Chap. v, ver. 1.—Therefore, being justified by faith, we have peace with God, through our Lord Jesus Christ.

A minister of the Gospel was once preaching in a public hospital. There was an aged woman present, who, for several weeks, bad been aroused to attend to the conceros of her soul; and was now in a state of wretchedness, approaching to despair. When she heard the word of God from the lips of bis servant, she trembled like a criminal in the hands of the executioner. She was an object of pity to all who knew her. Formerly she had entertained hope of acceptance with God; but she had departed from her comforter, and now she was the prey of a guilty conscience. A short time after this, the same mioister was preaching in the same place; but during the first prayer, his text, and the whole arrangement of bis discourse, went completely from him, he could not recollect a single sentence of either; but Rom. v, 1. took possession of his whole soul: “ Therefore, being justified by faith, we have peace with God, through our Lord Jesus Christ.” He considered this a sufficient intimation of bis duty, and descanted freely on justification by faith, and a sinner's peace with God, through the atonement of Christ. It was the hour of mercy to this poor distracted woman. A ray of divine consolation now penetrated her soul; and she said to the minister when taking his leave, “I am a poor vile sinner, but I think, being justified by faith, I begin again to have peace with God through our Lord Jesus Christ. I think Christ has now got the highest place in my heart; and, oh! I pray God, he would always keep bim there."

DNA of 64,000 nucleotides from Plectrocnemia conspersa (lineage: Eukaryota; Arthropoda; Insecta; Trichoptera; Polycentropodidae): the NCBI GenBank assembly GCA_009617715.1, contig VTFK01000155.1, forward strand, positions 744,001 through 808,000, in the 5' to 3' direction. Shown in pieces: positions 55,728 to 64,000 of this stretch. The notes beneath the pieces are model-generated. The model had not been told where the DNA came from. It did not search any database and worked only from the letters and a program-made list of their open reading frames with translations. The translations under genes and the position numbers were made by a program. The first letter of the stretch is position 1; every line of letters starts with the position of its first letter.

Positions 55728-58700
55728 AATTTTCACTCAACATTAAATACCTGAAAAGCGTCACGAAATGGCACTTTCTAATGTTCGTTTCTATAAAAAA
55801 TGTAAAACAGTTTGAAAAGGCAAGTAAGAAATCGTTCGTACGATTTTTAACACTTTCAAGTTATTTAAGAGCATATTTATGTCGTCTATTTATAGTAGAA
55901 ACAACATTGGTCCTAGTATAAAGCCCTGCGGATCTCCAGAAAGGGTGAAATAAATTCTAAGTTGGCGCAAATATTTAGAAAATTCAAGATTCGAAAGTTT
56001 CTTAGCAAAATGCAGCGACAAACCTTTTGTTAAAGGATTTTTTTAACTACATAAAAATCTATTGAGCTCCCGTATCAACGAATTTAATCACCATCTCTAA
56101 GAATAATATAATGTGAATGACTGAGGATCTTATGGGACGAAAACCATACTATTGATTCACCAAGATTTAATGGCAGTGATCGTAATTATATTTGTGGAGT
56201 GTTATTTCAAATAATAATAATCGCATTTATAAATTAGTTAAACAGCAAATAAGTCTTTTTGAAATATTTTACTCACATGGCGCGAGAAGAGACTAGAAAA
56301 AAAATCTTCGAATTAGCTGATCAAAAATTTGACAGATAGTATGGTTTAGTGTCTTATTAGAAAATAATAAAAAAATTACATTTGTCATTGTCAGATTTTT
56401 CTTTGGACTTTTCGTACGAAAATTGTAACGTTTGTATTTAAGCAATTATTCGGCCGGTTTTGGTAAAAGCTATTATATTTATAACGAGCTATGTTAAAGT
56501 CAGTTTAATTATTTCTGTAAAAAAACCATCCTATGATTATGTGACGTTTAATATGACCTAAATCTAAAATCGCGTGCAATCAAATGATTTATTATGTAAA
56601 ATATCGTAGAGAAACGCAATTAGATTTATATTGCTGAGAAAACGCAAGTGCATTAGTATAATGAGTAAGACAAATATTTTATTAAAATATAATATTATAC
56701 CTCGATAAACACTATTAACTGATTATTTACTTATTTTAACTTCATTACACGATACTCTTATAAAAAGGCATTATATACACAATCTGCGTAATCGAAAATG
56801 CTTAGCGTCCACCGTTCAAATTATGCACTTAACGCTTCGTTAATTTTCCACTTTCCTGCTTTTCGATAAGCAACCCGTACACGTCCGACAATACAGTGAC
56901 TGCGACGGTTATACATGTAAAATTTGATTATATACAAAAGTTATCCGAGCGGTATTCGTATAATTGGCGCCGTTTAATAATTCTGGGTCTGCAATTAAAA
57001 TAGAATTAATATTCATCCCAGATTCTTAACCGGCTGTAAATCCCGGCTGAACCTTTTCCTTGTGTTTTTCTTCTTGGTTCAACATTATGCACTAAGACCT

Chap. v, ver. 7.-For scarcely for a righteous man will one die; yet peradventure for a good man some would even dare to die.

The history of the world will scarcely, perhaps, produce a well-authenticated instance of one fellow creature voluntarily and deliberately submitting himself to certain death to save the life of another, por does the thing appear warrantable. Many instances of noble heroism and generous benevolence, however, are recorded, among which the following is not the least remarkable:--A great inundation baving taken place in the north of Italy, owing to an excessive fall of snow in the Alps, followed by a speedy thaw, the river Adige carried away a bridge near Verona, except the middle part, on which was the house of the toll-gatherer, who, with his whole family, thus remained imprisoned by the waves, and in momentary expectation of certain destruction. They were discovered from the banks, stretching forth their bands, screaming, and imploring succor; while fragments of the only remaining arch were dropping into the